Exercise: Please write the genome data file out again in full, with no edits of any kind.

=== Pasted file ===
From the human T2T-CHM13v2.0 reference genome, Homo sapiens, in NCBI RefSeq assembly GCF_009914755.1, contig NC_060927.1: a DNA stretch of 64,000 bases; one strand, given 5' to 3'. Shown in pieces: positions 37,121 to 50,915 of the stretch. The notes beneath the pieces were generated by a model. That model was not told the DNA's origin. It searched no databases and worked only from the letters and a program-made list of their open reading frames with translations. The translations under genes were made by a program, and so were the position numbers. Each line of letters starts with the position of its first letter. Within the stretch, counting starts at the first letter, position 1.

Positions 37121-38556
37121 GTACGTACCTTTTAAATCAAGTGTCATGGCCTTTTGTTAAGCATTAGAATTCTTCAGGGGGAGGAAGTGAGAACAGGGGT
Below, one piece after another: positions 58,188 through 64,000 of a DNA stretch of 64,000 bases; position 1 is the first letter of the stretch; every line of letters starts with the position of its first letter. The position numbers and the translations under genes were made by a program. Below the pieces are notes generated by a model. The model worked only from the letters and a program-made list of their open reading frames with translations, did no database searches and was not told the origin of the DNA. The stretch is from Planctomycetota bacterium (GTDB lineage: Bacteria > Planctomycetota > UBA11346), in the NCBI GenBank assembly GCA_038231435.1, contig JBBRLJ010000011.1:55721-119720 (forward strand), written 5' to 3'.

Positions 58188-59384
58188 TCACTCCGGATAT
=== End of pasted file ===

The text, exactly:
From the human T2T-CHM13v2.0 reference genome, Homo sapiens, in NCBI RefSeq assembly GCF_009914755.1, contig NC_060927.1: a DNA stretch of 64,000 bases; one strand, given 5' to 3'. Shown in pieces: positions 37,121 to 50,915 of the stretch. The notes beneath the pieces were generated by a model. That model was not told the DNA's origin. It searched no databases and worked only from the letters and a program-made list of their open reading frames with translations. The translations under genes were made by a program, and so were the position numbers. Each line of letters starts with the position of its first letter. Within the stretch, counting starts at the first letter, position 1.

Positions 37121-38556
37121 GTACGTACCTTTTAAATCAAGTGTCATGGCCTTTTGTTAAGCATTAGAATTCTTCAGGGGGAGGAAGTGAGAACAGGGGT
Below, one piece after another: positions 58,188 through 64,000 of a DNA stretch of 64,000 bases; position 1 is the first letter of the stretch; every line of letters starts with the position of its first letter. The position numbers and the translations under genes were made by a program. Below the pieces are notes generated by a model. The model worked only from the letters and a program-made list of their open reading frames with translations, did no database searches and was not told the origin of the DNA. The stretch is from Planctomycetota bacterium (GTDB lineage: Bacteria > Planctomycetota > UBA11346), in the NCBI GenBank assembly GCA_038231435.1, contig JBBRLJ010000011.1:55721-119720 (forward strand), written 5' to 3'.

Positions 58188-59384
58188 TCACTCCGGATAT